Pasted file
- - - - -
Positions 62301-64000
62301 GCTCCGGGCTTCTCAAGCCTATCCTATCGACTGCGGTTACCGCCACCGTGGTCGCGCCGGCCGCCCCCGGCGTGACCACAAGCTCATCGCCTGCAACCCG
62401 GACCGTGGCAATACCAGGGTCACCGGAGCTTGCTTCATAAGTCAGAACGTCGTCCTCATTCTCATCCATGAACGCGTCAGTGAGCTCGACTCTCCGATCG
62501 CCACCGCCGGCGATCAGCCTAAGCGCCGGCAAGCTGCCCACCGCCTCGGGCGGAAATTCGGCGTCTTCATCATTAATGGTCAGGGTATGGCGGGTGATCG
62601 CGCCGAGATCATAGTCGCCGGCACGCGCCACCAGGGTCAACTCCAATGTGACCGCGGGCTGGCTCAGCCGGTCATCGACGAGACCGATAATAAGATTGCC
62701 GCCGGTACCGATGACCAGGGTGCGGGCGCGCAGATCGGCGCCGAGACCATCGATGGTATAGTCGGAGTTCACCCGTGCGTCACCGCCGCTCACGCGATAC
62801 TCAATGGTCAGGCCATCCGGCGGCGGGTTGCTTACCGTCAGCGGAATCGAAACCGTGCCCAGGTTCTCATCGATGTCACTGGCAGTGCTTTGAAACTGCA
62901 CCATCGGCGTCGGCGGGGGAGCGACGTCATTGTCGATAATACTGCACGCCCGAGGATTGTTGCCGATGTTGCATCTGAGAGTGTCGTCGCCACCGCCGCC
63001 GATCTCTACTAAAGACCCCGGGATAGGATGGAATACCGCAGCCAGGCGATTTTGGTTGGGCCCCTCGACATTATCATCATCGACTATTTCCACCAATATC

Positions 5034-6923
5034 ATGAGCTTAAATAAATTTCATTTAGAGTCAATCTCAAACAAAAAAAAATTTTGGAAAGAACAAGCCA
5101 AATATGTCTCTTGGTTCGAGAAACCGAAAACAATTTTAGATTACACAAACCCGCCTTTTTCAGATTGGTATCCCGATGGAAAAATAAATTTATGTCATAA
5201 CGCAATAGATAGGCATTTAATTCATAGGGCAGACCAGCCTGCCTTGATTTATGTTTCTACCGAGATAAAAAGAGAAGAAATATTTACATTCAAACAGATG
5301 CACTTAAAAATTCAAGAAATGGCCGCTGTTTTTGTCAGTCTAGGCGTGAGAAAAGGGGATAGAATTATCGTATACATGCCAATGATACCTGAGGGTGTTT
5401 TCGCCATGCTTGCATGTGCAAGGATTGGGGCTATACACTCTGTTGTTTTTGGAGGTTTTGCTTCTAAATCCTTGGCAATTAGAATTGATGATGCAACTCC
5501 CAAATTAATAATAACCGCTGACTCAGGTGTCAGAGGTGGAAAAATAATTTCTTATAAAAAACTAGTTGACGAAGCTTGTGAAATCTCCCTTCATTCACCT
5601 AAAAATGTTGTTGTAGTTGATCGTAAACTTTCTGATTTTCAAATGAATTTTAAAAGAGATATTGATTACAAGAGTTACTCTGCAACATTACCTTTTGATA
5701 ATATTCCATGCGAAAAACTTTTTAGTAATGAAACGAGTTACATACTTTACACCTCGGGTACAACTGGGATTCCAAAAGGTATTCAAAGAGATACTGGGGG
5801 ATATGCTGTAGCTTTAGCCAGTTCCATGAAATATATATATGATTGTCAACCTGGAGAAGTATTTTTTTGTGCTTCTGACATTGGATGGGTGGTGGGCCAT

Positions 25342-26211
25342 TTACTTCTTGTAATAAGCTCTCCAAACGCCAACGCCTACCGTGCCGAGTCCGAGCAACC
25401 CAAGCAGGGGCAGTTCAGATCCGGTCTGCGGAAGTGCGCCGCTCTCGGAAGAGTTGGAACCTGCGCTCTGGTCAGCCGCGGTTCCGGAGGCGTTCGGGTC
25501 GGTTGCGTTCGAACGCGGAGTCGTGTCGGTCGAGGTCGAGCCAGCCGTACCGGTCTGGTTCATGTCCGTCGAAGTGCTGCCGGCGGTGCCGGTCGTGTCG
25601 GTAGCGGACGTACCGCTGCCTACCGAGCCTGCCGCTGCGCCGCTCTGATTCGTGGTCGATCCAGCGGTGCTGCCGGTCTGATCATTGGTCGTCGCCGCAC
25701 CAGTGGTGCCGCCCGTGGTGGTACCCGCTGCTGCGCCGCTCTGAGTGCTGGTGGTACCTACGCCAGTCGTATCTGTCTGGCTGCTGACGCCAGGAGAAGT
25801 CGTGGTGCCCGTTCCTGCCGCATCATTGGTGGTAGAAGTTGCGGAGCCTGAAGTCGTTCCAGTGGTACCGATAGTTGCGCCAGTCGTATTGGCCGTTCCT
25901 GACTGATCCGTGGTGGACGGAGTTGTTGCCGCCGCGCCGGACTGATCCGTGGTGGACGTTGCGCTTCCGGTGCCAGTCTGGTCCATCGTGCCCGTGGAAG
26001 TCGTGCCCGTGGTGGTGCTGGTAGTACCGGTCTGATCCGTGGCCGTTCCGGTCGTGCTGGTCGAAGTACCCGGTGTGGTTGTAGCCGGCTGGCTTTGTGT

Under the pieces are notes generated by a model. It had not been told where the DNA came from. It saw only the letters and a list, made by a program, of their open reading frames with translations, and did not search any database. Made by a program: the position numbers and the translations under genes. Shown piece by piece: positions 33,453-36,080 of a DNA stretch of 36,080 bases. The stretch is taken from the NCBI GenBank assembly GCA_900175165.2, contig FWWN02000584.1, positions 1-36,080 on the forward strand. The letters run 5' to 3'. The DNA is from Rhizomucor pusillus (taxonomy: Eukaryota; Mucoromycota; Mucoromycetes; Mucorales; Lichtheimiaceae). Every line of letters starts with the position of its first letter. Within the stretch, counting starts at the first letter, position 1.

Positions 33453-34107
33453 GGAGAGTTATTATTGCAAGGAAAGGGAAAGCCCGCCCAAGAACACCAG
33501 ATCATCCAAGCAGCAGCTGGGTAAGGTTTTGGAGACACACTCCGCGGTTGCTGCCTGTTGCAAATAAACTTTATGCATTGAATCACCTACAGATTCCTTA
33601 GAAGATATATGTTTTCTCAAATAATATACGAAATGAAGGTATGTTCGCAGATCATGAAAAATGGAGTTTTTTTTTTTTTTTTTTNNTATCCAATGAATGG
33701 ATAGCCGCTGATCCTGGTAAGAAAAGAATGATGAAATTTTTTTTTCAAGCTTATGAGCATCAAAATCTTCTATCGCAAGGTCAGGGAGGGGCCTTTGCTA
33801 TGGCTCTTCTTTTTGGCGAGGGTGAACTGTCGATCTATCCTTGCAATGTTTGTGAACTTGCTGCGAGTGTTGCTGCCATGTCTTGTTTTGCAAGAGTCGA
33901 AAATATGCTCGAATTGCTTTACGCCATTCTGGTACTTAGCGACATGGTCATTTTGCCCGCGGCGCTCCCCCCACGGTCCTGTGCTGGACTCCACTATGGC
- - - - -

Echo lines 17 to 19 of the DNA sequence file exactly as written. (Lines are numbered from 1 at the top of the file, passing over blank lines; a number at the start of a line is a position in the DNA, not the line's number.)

5601 AAAAATGTTGTTGTAGTTGATCGTAAACTTTCTGATTTTCAAATGAATTTTAAAAGAGATATTGATTACAAGAGTTACTCTGCAACATTACCTTTTGATA
5701 ATATTCCATGCGAAAAACTTTTTAGTAATGAAACGAGTTACATACTTTACACCTCGGGTACAACTGGGATTCCAAAAGGTATTCAAAGAGATACTGGGGG
5801 ATATGCTGTAGCTTTAGCCAGTTCCATGAAATATATATATGATTGTCAACCTGGAGAAGTATTTTTTTGTGCTTCTGACATTGGATGGGTGGTGGGCCAT